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Internet research skills

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By Christine JenkinsSpecialist tutor and freelance educational writer

With the entire internet at their fingertips, there is more information readily available to children today than ever before. However, many children find identifying the most useful or important information and presenting it in their own words very difficult.

Unfortunately, it is easy to ‘research’ badly and end up with pages of information printed from webpages found on search engines. Teaching children how to locate, identify, distil and share information found online can help deepen their understanding of a topic and is a useful study skill, especially as they move from KS2 to KS3.

Children using internet

Some general tips

  1. Provide weblinks
    Rather than giving them free reign when researching, provide children with a shared document containing links to two or three appropriate websites for them to use. This way you can be sure that they will be able to find what they are looking for and the text will be at an appropriate level.
  2. Questions
    Pose a small number of questions for children to find answers to, instead of just asking them to research a topic. This works best if you use tip 1 above, so that you can be sure the answer is easily found. These questions could be suggested and discussed by the class first.
  3. True / false
    As an alternative to questions, try giving them some statements about the topic they are researching and asking them to find out if they are true or false.
  4. Safe searching
    Always check yourself what a search engine will suggest when a topic is put into the search box, before asking children to do the same. All school computer networks should have a safe search facility enabled but it is still possible for things to slip through.
  5. Refining the search
    Teach children how to select from their search results by looking for well-known and reliable websites. They may need to refine their research by adding another related word, if they end up with lots of results.
  6. Collaborative approach: pros and cons
    Discuss with children how Wikipedia works: it is a collaboratively written encyclopaedia, which allows users to edit the content. While it can be useful, not all information is accurate. Older children could discuss the pros and cons of this approach and even create their own collaboratively written encyclopaedia on a topic the class are studying using shared document software, such as Google Docs.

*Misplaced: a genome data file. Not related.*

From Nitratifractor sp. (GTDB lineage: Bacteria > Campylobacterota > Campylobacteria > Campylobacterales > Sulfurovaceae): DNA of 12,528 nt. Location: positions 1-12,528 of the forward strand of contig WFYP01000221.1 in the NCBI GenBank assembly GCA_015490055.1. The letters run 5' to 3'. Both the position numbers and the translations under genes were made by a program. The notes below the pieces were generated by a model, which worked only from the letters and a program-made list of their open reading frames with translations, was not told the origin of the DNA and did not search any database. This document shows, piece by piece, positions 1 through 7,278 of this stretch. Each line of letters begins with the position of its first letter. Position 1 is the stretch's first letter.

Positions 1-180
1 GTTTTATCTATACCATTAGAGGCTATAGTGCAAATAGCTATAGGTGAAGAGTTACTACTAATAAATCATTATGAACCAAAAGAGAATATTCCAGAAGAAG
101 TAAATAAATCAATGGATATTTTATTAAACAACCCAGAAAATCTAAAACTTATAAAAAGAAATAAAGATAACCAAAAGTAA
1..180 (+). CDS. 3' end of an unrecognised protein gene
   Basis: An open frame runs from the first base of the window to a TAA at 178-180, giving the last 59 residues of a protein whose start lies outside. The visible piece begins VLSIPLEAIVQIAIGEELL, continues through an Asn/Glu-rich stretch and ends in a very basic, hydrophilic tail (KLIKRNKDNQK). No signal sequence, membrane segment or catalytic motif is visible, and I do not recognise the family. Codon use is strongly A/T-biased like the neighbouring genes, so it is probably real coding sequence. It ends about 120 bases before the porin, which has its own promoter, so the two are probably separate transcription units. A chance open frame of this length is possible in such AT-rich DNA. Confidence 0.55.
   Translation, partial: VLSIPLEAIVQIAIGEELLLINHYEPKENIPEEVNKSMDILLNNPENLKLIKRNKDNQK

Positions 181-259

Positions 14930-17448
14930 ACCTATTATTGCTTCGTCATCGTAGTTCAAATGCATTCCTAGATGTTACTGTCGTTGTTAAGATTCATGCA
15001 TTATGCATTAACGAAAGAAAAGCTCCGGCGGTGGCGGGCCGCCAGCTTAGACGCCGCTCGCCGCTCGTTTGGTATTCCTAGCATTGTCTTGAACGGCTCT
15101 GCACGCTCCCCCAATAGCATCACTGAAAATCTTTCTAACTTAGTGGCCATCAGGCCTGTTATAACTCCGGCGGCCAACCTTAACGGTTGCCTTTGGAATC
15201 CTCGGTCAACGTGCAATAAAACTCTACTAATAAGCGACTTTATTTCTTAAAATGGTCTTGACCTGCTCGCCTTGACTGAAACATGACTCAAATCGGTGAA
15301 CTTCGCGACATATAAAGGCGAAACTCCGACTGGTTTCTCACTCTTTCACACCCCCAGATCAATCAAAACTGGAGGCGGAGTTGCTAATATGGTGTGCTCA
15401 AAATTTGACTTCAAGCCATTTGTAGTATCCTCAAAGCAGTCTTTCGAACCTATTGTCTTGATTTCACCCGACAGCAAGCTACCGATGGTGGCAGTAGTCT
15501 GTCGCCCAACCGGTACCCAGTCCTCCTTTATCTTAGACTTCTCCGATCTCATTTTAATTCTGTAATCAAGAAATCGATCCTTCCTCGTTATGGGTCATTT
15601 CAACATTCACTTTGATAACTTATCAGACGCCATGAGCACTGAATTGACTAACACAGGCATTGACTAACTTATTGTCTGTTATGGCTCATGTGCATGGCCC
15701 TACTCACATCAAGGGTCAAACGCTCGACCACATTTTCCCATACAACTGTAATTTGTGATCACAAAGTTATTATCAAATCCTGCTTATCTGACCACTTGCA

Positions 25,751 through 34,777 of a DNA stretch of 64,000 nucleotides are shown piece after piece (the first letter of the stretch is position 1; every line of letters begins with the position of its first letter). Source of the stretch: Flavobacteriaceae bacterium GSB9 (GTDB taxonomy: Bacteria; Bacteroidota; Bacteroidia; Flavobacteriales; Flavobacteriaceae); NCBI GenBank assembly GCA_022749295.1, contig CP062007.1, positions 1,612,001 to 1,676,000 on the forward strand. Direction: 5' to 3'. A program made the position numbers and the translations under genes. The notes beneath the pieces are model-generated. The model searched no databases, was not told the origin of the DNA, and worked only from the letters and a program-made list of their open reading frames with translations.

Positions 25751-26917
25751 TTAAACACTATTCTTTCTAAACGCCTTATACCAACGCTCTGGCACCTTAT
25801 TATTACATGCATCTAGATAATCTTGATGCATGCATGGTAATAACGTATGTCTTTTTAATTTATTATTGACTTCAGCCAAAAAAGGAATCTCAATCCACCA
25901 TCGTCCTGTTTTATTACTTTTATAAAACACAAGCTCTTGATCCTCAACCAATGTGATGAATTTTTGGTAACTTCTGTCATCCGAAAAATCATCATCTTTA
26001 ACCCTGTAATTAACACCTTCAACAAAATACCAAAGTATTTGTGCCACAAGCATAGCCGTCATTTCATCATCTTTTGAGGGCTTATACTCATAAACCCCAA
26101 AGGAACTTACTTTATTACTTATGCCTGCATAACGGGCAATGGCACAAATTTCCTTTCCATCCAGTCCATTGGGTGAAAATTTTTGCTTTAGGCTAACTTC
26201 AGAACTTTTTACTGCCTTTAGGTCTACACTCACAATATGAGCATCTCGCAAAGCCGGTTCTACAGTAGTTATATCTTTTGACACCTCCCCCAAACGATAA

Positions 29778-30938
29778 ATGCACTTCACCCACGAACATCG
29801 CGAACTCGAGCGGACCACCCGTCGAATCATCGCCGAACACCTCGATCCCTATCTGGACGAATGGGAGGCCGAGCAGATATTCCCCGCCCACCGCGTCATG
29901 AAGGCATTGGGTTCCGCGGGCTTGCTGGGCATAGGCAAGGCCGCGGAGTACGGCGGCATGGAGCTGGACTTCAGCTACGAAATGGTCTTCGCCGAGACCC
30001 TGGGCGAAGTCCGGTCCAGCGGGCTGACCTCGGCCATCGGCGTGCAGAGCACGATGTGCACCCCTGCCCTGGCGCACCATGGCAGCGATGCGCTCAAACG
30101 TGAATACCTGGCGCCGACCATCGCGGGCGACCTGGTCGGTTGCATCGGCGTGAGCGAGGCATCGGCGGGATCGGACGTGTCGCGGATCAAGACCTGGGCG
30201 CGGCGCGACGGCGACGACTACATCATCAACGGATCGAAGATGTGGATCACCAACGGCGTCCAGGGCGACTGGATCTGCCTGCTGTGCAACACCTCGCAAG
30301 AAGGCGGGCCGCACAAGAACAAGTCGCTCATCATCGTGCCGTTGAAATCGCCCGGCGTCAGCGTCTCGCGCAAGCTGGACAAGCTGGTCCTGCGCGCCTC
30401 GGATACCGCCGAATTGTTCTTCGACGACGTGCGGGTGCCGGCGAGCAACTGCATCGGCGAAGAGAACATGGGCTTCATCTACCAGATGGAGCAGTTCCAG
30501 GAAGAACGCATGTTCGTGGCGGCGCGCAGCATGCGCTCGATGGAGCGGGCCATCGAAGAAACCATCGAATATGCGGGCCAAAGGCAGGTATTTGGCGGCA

7. Model
    Putting things into their own words is something many children find hard. Demonstrate explicitly how they can do this, by reading a few sentences together on the interactive whiteboard and asking them all to note down two things they remember. Compare the two things everyone recalled and do some shared writing to put this into a new sentence.

Activity 1: Locate, identify, distil, share (LIDS)

Using the acronym LIDS, teach children how to go through this process when they are researching a topic online.

  1. Firstly, LOCATE one or two useful websites, as outlined in the tips above. Then locate the most useful piece of text, using their scanning skills to pick out key words which will answer their research questions.
  2. IDENTIFY and print the section of text they feel is most useful – this could be directly from the website or by highlighting, coping and pasting it into a word processor. Stress to them that at this stage they are just putting the text into a more readable format ready to interpret for themselves – this is still someone else’s writing. Once they have a paper copy, they should read it through carefully and check they understand it.
  3. On the second reading, highlight no more than 10 key words. These will be used to help them DISTIL the information into their own words. Ask the children to put each of their key words onto a sticky note or square of paper. They should look at the words they have picked and without the original text in sight, try to explain how each word connects to the topic to a partner. Encourage them to add notes around the key word, using the original text to check but not copy.
  4. Finally, ask them to SHARE their research in a different form, putting what they have learnt into sentences of their own. This could be as a paragraph of writing, a set of cards or a factfile.

Hand out the LIDS checklist to children to complete:

LIDS checklist

Activity 2: Compare and share

One aspect of research that children struggle with is using and combining information from more than one source. In pairs, ask the children to research a topic, and allocate each a different website to use. Using the LIDS process above, ask them then to compare their 10 words at the ‘distil’ stage.

Are their facts the same? Do they have any of the same words? Ask them to think about why there may be differences and to rate their website for ease of use. Ask them to combine and select their words so that they now have only 10 between them and work together to present their facts to the class.

This technique can also be used if the task has been set as homework.

Hand out the Compare and share activity sheet for children to complete:

Compare and share